When it comes to patient adherence innovations MEMOTEXT often provides rapid study design and deployment expertise. #agilescience

As a result, we at MEMOTEXT have become very good at quickly demonstrating meaningful, defensible value in trusted patient adherence innovations.

We like to call it ‘Agile Science’.

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Patient Engagement Key to Improved Health Outcomes, but What Is It?

Posted on September 4, 2013 by Miki Peer

“If patient engagement were a drug, it would be the blockbuster drug of the century and malpractice not to use it.” Leonard Kish1

The model of health care delivery has changed dramatically in recent decades. Currently, focus is centred on increasing efficiency and care co-ordination while maintaining healthcare quality. Over the years there have also been significant shifts in how individuals perceive their health, and their roles and responsibilities with respect to personal health. The result is that patients today face an increasingly complex process of seeking and using health care services. To benefit optimally from available services, patients must now participate in their care – that is, patients must be active and engaged2 – and this requires extensive skills, knowledge, energy, and motivation2,3.

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Biometric Sensors & Bioelectronics

Posted on July 29, 2013 by Miki Peer

One mHealth feature that has exploded in popularity over the last year is that of ‘biometric sensors’ or ‘bioelectronics’. These are sensors you wear on your body that measure physiologic functions, like heart rate or body temperature, in real time and then feed the information back to you (or your smartphone). You’ve likely already heard of some of these gadgets, like Fitbit for example, but you may not have heard some of the terms being applied to the use of these sensors like ‘body hacking’ and the ‘quantified self’1-3.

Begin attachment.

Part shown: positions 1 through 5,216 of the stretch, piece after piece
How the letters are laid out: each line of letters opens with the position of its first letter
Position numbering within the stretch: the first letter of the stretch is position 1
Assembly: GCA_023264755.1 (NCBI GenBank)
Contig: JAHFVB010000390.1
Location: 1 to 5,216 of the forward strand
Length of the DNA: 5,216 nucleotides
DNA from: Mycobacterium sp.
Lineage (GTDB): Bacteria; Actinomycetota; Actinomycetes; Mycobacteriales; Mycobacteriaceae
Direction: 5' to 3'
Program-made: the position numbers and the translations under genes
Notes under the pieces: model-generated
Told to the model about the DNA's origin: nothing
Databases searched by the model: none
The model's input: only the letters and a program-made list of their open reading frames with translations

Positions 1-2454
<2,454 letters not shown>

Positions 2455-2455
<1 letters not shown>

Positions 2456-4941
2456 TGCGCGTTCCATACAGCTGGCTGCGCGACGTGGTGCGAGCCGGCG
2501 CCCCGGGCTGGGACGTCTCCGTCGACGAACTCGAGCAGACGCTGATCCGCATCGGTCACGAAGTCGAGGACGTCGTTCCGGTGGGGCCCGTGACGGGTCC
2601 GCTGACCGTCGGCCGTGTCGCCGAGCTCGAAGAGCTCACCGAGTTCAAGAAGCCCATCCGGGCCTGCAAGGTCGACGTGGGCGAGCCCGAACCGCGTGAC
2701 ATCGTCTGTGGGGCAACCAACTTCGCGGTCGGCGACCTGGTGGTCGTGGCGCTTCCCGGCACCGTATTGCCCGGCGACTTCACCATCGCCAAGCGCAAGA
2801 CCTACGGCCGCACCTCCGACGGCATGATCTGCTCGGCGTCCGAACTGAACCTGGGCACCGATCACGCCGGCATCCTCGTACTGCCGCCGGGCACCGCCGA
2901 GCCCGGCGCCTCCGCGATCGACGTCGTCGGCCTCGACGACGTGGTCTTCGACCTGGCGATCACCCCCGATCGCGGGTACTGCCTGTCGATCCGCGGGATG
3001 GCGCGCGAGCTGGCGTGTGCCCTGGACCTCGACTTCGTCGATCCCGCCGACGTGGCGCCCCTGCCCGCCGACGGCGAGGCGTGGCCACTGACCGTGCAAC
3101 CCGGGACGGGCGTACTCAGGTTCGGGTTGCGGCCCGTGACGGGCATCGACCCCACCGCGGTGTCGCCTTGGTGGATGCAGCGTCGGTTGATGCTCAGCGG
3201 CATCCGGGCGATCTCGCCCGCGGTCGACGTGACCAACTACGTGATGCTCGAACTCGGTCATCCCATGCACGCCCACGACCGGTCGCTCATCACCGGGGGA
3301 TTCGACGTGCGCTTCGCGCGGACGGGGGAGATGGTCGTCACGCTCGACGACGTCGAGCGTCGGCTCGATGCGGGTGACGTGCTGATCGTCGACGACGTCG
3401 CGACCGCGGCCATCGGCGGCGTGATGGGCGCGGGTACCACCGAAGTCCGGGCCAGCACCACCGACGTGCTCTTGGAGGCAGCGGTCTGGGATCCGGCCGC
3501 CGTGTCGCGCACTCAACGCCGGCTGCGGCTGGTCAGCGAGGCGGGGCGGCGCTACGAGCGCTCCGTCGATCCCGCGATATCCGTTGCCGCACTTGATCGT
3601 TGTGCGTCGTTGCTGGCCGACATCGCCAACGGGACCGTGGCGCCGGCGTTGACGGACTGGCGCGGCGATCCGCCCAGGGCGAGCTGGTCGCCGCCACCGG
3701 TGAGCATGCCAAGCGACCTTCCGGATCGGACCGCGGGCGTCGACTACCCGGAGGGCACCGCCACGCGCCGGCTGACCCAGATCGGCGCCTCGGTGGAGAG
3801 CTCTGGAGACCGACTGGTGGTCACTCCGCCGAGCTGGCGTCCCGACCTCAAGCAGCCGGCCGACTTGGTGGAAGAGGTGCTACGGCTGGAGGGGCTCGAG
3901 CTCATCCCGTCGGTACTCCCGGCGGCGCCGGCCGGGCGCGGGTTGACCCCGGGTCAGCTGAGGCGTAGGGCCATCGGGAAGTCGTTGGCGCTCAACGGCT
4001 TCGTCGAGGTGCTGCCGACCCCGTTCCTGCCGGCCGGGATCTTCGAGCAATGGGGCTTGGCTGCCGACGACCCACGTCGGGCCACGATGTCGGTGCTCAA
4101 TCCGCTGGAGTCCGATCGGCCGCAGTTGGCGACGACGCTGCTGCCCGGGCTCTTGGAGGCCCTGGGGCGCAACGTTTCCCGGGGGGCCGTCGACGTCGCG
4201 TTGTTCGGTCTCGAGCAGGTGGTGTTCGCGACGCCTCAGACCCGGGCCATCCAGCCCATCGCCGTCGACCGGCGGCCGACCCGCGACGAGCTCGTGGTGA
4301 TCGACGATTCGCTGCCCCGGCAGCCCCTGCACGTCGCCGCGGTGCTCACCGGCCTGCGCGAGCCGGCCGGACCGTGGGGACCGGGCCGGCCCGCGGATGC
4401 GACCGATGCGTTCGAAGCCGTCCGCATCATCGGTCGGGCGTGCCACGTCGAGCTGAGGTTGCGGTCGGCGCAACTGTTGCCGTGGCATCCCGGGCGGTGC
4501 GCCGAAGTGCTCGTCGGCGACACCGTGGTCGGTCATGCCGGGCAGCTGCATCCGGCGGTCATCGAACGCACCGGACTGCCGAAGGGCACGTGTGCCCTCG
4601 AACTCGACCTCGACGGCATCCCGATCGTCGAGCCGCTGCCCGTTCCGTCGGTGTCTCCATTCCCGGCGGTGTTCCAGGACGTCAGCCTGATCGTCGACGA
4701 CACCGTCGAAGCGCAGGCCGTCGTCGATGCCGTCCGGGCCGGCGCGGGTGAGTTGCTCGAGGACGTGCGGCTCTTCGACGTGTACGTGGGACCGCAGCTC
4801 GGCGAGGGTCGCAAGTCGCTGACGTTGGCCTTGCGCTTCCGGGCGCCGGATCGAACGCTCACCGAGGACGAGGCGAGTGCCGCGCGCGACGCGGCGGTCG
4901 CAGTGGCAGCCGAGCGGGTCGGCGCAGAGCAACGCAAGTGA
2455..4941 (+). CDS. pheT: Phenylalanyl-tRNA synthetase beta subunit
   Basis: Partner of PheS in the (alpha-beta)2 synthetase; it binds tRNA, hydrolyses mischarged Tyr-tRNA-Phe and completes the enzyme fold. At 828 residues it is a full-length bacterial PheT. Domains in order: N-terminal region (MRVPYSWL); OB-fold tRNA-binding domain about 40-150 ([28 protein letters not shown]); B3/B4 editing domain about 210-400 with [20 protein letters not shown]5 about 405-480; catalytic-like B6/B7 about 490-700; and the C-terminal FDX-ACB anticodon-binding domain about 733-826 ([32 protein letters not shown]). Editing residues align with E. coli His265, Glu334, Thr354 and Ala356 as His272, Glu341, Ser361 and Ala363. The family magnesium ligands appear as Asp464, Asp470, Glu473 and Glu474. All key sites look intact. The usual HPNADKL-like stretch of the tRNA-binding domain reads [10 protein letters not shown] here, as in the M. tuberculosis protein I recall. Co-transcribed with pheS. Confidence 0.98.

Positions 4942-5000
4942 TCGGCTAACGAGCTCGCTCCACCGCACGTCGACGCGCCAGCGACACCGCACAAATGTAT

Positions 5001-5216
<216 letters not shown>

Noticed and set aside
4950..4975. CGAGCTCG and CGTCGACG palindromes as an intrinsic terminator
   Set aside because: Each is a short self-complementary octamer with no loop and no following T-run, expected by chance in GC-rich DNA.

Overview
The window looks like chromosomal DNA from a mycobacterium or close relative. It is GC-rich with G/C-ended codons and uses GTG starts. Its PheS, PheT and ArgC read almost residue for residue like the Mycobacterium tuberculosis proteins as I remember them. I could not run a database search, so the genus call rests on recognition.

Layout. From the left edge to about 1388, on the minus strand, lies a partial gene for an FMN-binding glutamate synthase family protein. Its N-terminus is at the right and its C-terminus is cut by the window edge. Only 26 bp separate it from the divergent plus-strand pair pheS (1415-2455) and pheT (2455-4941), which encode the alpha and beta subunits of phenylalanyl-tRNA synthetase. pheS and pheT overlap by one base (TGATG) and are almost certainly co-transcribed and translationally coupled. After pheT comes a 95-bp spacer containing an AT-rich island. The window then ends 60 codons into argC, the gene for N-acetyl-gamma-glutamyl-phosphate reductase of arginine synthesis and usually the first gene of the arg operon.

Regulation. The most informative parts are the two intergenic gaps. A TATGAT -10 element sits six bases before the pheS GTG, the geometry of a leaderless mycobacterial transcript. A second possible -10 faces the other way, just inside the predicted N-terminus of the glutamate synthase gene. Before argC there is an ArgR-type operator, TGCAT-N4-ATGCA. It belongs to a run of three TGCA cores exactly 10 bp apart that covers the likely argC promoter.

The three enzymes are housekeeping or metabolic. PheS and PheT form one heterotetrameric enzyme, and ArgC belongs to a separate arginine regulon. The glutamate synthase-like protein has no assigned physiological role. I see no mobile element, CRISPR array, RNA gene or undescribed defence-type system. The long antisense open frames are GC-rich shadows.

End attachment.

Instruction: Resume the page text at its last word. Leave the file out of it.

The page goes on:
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How are you searching for Adherence tools online?

Posted on April 15, 2013 by Miki Peer

We recently reviewed Google Analytics’ MEMOTEXT website results to gain an updated picture of how visitors arrived at our site. We were very interested to see what were the most popular search terms so that we can continue to address these issues, but also what were some of the less common terms and phrases that perhaps we could speak to in more detail in future blogs and/or newsletters. Our goal is to focus on the issues of most importance to our returning visitors while at the same time attracting new visitors. To make sense of the data, I cluster the search terms and phrases and then consider the implications of these results.

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The Evidence Base for Adherence and mHealth

Posted on April 3, 2013 by Miki Peer

As discussed previously, the ‘adherence problem’ is complex and inherently interdisciplinary, that is, it requires experts from many different disciplines to solve it: healthcare-related clinicians (doctors, nurses, pharmacists, psychologists, psychiatrists), social workers, epidemiologists, health-related researchers, and policy makers (among others). In fact, a more appropriate term for how adherence should be approached is ‘transdiciplinary’. This term is a better fit because it suggests that adherence requires a holistic approach, one that integrates knowledge from all related disciplines into a coherent whole.